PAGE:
About Author

Yonela Boya

Yonela Boya is a young Black man from Katlehong. He writes poetry and is planning to publish his first poetry book later this year. He has studied Horticulture and has done an internship with eBukhosini Solutions. He has an invested interest in Pan-Afrikan community mobilization, Black Consciousness and decolonial transformation.

We must unite now or perish

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“We must unite now or perish… We must recognise that our economic independence resides in our African union and requires the same concentration upon the political achievement.” These are words uttered by ancestor Kwame Nkruma in his speech at the founding of the Organisation of Afrikan Unity (OAU) in 1963. I begin writing this essay with this quote to impress upon the reader the urgent need for a untied Afrika and to show how we are currently on a trajectory to perishing. We are perishing physically, culturally, socially, politically and economically. We are dying. Afrika is being squeezed dry of its life force. The saying holds true in Afrika, that “united we stand, divided we fall”. In our current state we have fallen and keep falling. But Afrika must stand united and liberated and until that day we continue to struggle. My target reader for this essay is the youth of Afrika. I attempt to show us (young Afrikan) some examples of the dire consequences of our current divided state as Afrika and why these are a concern to me. Some consequences being what we are witnessing with the uprisings taking place currently in Sudan and Zimbabwe which are being coordinated and led by the youth. I will also provide recommendations on what I think we can or should do as Afrikan people, as especially young people, to contribute a united and liberated Afrika. The main purpose of this essay, however, is to express solidarity and support to our sisters and brothers who have found strength and courage to challenge the neo-colonial regimes in Sudan and in Zimbabwe.

The Berlin conference of 1884 -1885 must be viewed as a consolidation point of the colonisation of Afrika by Europe, one of the most significant and damaging devices used for divide and rule in Afrika and that still shapes Afrikan peoples identity and consciousness (awareness of self). The artificially created boarders imposed on Afrika and Afrikans by their colonisers still plays a crucial role in the way we see the world and ourselves in it as Afrikan people. Our first point of reference to our identities is our nationalities, followed by our “tribal” identities. We identity ourselves first as South Afrikan, Zimbabwean, Nigerian, Sudanese, Congolese, Burkinabe, Zambian, Ghanaian etc. Then we go further to identify ourselves as Sotho, Xhosa, Ndebele, Shona, Igbo, Yoruba, Chewa etc. We do not first and foremost identify as Afrikan people with the same destiny. We do not identify as one people. This is one of the results of the divide and rule strategy. So, when something happens in the Eastern Cape province of South Afrika, the person in the North West province feels it’s none of their business. Many South Afrikans are reacting in the same way to what is happening in Zimbabwe. They do not feel it affects them. Can you imagine the attitude of “South Afrikans” towards what is happening in Sudan? Majority of the people do not even know and those that know don’t feel too bothered to raise awareness. To even share videos of the violent repression and suppression the Al Bashir regime is reacting with to the demands of the Sudanese people. They don’t feel like it affects them.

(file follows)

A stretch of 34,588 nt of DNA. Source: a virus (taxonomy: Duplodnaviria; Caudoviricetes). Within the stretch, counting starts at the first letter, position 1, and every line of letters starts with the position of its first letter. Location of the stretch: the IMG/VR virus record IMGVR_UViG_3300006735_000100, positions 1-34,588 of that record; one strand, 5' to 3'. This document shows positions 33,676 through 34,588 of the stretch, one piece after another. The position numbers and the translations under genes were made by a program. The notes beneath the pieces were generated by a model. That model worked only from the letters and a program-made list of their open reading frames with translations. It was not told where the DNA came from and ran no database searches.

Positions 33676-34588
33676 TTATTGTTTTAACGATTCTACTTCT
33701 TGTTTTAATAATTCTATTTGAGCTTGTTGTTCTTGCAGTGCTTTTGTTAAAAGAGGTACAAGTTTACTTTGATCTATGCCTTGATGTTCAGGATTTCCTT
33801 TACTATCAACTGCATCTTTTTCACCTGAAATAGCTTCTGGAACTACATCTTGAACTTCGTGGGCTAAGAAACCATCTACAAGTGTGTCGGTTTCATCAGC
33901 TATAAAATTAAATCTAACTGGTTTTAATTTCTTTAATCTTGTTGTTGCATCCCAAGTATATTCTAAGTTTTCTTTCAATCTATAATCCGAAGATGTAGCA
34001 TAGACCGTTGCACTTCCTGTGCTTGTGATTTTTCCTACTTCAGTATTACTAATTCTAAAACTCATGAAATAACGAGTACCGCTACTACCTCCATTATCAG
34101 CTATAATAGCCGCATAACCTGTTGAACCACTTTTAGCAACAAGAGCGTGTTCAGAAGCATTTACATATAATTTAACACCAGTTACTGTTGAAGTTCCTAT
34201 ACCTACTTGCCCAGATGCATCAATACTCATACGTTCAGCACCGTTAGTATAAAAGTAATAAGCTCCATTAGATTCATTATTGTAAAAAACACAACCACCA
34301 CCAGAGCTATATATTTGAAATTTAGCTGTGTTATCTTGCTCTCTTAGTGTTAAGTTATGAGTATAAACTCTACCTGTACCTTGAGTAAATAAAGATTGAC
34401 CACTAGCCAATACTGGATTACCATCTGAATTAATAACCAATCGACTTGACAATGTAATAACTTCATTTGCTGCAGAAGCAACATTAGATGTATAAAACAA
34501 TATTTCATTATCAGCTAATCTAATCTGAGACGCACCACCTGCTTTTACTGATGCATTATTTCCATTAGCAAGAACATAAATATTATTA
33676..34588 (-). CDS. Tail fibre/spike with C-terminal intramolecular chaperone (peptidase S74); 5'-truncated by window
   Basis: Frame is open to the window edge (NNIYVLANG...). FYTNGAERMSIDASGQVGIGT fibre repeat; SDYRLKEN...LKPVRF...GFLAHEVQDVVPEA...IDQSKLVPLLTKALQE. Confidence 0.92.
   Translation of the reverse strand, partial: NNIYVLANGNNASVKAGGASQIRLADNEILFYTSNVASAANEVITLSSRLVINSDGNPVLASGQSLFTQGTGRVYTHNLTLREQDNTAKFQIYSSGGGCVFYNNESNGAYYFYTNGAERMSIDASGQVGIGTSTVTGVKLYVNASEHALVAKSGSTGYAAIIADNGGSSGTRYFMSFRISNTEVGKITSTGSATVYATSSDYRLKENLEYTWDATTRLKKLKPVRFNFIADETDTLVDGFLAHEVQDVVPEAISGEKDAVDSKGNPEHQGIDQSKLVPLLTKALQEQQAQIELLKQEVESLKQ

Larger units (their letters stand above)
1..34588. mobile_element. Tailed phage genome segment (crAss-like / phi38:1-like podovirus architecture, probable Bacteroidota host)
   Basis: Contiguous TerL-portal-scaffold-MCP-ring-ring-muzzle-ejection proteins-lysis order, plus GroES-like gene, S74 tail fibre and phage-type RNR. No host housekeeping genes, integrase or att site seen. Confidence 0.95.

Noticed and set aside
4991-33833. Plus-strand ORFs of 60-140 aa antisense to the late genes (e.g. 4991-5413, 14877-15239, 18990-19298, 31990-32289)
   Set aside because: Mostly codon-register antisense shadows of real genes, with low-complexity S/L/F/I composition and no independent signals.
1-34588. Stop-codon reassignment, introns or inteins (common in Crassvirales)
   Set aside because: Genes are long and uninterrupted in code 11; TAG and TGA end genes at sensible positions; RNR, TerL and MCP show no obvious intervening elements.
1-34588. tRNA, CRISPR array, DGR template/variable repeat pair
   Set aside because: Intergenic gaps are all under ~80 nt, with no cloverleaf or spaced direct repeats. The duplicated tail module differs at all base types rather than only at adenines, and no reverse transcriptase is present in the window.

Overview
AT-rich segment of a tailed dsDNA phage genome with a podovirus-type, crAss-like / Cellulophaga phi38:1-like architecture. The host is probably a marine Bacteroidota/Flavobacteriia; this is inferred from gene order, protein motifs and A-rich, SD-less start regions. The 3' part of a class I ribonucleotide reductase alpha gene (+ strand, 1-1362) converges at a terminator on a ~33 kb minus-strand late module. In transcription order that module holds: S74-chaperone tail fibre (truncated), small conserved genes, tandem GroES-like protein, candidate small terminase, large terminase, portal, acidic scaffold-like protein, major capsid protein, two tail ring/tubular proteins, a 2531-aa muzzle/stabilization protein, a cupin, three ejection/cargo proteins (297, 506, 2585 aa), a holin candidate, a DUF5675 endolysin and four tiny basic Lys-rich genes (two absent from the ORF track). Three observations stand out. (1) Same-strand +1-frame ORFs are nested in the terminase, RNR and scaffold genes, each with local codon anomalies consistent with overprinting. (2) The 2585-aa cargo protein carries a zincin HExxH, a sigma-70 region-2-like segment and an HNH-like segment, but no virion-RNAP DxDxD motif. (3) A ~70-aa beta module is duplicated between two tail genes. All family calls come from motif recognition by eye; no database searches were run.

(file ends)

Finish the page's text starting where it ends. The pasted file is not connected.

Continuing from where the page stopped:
Both Sudan and Zimbabwe have incredible histories of glory. Both have produced ancient civilisations which have contributed to the world as we know it. Sudan, contrary to popular belief, has more pyramids then Egypt. The stone walls of Zimbabwe are a testimony of the technological and scientific abilities that our ancient ancestors possessed. What is happening in Zimbabwe and Sudan today is far from glorious. Both situations have some similarities and some historic differences, one being the protracted civil war in Sudan that started in the 80’s that eventually led to one of Pan Afrikan Nationalism’s biggest setbacks. The seceding of South Sudan. We should be removing these boarders not adding to them. Both countries have a history of revolutions/revolts and coup d’états. The most recent, before these current ones started, was in Zimbabwe in 2017 with the ousting of Mugabe. Some have called this the coup that was not a coup, which is open to interpretation upon analysing the facts and events leading up to the 21st November 2017, when Mugabe resigned. However, little has changed, if not gotten worse in Zimbabwe. Sudan has a history of overthrowing military regimes. Twice. In 1964 and 1985 and a coup d’état in 1989 that put Al Bashir in power.